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Hurricane Ida devastation persists in Louisiana 1 month later

IRONTON, Louisiana (AP) – The land on which Audrey Trufant Salvant’s home sits in the small town of Ironton, Louisiana has become an island in a sea of ​​snake-infested mud and swamp grasses. Neighboring houses are disconnected from their foundations, a refrigerator is housed on the side in a tree, and dozens of coffins and graves from two nearby cemeteries are strewn across the lawns for blocks. The whole town has no electricity and running water.

A month after Hurricane Ida hit the coast with winds of 150 mph (241 km / h), communities throughout the state’s southeast coast – Ironton, Grand Isle, Houma , Lafitte and Barataria – still suffering from the devastating effects of the Category 4 storm.

Many, like Trufant Salvant, live with relatives until they can return home. Others are staying in hotels or have left the state, she said. Some residents have returned to retrieve the few possessions that may have survived the flooding, but she says they can’t find much to salvage – the storm surge Ida generated has reached the roofs of some houses.

“The day they let people come back here, it was like a funeral,” she said. “Everyone was heartbroken because we had seen the devastation before … but we had never seen anything like it.”

Churches and charities are scrambling to help, but the destruction is so great that there doesn’t seem to be enough donations for everyone, said Michael Williamson, United Way chief of Southeast Louisiana , which covers seven parishes affected by Ida.

The storage room at United Way’s New Orleans headquarters – usually filled with donated food, water, tarps and cleaning supplies for residents of storm-stricken communities – is nearly empty. Donations have been slow to arrive compared to previous storms, even smaller ones, and there aren’t enough to meet demand, Williamson said.

When it comes to tarps and cleaning supplies – bleach, buckets, mops and rakes – “we can’t have enough,” he said.

The United Way is also handling unique cases, including that of firefighter Warren Myers, whose 5-year-old daughter with special needs, Ameah, needs a specific formula given through a feeding tube, medication to control seizures and diapers. , which are all expensive. and have been difficult to obtain since Ida.

Store shelves weren’t as well stocked and deliveries didn’t arrive as smoothly as usual, said Crystal Hagger, Myers’ fiancee, who helps take care of Ameah.

Ameah is unable to stand or walk on her own, so the couple carry her around everywhere, in their arms or on their backs with a harness-type baby carrier.

The family recently learned that the United Way has found a donor willing to adapt Ameah to a pediatric wheelchair.

“Every little act of kindness goes a long way,” Hagger said, his voice choked with emotion. “We are very grateful.”

The need is visible everywhere.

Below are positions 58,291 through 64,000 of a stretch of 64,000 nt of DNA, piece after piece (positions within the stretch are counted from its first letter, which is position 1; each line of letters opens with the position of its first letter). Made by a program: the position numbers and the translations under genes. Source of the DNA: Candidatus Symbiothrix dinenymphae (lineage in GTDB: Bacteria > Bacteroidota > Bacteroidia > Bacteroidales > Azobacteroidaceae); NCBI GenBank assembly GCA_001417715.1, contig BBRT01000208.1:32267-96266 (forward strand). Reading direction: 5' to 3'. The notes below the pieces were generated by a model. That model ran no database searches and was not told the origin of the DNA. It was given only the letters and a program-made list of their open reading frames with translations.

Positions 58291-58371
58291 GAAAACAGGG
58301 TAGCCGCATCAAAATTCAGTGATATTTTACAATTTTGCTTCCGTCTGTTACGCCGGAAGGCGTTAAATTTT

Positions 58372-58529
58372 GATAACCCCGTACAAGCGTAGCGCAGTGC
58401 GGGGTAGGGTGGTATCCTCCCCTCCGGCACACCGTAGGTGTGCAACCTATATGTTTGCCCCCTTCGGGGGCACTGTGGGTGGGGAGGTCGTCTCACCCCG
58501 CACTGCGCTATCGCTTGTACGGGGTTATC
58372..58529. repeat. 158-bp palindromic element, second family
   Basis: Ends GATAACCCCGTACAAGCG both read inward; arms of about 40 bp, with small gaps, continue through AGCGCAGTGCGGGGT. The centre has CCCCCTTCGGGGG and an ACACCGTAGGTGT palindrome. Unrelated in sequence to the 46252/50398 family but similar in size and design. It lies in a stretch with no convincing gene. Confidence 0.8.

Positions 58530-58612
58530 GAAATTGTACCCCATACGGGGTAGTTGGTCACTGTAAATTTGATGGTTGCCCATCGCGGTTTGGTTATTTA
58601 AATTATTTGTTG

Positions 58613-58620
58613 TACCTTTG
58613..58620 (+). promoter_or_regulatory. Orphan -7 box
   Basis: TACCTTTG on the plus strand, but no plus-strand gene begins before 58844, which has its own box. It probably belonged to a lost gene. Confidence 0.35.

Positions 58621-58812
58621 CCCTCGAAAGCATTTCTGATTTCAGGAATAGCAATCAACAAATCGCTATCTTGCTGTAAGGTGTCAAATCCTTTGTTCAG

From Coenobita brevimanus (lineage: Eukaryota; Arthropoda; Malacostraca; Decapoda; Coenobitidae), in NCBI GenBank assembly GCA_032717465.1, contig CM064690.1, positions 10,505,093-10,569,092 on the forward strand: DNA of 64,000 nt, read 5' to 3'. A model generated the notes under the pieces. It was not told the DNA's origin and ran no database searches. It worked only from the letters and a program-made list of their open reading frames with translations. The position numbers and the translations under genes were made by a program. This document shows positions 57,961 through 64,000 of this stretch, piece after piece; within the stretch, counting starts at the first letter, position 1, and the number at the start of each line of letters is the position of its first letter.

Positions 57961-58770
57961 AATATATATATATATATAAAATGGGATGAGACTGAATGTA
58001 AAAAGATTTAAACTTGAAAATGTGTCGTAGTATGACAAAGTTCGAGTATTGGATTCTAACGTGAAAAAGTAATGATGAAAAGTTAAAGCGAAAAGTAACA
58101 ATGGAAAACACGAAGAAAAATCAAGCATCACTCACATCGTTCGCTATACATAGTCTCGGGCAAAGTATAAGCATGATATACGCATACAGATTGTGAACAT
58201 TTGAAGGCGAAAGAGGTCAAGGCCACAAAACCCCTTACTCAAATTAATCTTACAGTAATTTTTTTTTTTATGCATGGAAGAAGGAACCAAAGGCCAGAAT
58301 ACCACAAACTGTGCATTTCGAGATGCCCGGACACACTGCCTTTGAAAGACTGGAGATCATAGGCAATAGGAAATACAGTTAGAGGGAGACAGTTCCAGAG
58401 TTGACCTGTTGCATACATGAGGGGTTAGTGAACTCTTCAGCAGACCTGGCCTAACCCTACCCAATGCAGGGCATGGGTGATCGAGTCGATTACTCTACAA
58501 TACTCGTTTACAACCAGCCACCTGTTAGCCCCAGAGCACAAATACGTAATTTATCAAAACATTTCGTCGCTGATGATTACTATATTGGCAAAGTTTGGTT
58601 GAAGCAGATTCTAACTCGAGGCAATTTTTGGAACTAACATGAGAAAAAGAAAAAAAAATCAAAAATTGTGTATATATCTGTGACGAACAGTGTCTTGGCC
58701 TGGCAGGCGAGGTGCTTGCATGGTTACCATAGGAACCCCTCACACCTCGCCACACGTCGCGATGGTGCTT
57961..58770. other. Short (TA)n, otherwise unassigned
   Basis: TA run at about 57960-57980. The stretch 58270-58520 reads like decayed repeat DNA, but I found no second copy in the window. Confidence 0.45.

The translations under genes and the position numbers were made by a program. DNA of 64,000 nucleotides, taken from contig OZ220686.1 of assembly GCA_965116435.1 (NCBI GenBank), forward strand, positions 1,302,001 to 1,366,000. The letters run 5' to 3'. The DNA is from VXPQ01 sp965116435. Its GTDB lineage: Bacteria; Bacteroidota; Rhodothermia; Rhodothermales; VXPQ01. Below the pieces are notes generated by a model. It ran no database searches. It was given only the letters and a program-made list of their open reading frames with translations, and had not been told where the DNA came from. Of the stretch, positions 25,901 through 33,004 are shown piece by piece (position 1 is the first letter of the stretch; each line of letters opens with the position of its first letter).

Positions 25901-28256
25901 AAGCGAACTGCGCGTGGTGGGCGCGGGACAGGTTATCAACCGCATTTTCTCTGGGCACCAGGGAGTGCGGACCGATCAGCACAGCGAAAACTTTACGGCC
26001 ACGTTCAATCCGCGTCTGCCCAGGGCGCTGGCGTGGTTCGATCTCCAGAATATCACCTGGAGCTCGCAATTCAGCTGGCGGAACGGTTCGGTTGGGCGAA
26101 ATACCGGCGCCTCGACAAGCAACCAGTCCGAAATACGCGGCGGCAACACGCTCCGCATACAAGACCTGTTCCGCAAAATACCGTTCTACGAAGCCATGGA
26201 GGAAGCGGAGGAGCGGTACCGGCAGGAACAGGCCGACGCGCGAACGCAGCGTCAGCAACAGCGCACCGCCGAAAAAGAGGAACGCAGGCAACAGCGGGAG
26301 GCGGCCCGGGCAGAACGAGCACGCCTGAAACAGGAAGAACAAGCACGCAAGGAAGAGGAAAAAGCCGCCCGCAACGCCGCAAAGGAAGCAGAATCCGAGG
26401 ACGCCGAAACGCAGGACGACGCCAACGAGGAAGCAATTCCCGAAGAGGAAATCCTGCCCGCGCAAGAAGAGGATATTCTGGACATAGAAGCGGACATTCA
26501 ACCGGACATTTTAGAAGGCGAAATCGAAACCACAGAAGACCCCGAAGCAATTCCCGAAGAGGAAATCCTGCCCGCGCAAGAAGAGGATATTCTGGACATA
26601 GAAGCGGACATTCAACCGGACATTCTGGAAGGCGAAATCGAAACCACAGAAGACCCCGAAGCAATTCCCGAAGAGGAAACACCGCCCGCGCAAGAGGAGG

In Ironton, Trufant Salvant’s house is one of eight houses in his neighborhood that is not submerged by Ida’s floodwaters. After Hurricane Katrina hit in 2005, she was able to raise her house, which now stands 12 feet (3.6 meters) from the ground. She spoke to a visitor as she sat on a stool in a small area under the house that had been cleared of mud and debris.

Other neighboring houses had completely moved or left their foundations. A house landed in the middle of the street after the waters receded.

“This one hit us more than Katrina,” she said.

Williamson says Ida’s recovery will be long – years for some. Families who were able to return are in various stages of cleaning up as they wait for adjusters to assess the damage and federal aid funds to arrive.

Justin and Lesley Landry from Lafitte hope to receive grants to raise their house, which was built about 2 feet (0.61 meters) from the ground in the 1980s and had never been flooded until Ida.

The couple married on August 29, 2020, a year to the day before the storm. Ida’s birthday present: almost two feet of water in their house. Water lines on the exterior walls and on the walls of a nearby shed indicate that Ida’s floodwaters rose at one point to about 4 feet (1.2 meters), which is up to the mark. chest for Justin. At the height of the storm, the tidal wave was probably even higher than that, he said.

Four days passed before the Landrys could return home to retrieve the few possessions spared in the three-bedroom home, including a handful of unopened wedding gifts that were on an upper shelf in one of the cupboards.

Justin and a friend dismantled the sections of the house that were flooded or growing mold, which was the bottom 4 feet of each wall. He said the most painful part was emptying his daughter’s nursery, which he had just finished setting up before Ida knocked. The freshly painted pastel blue walls are now half gone, and the bottoms of the flowing white curtains have been tinted brown by the muddy floodwaters. Baby Adley arrived two weeks ago.

“I try to stay positive,” said Justin. “Some people don’t even have a home anymore.

Despite the prolonged hardship caused by the storm, Trufant Salvant said she could not consider living elsewhere. She belongs to the fifth generation of a family that has resided in her small parish town of Plaquemines for over 200 years. The cemetery contains the remains of several of her relatives, including a brother who was buried just a day before Ida reached land.

“As terrible as it leaves you right now, when it happens… it’s home,” she said. “I just feel that earthly connection with this piece of property.”


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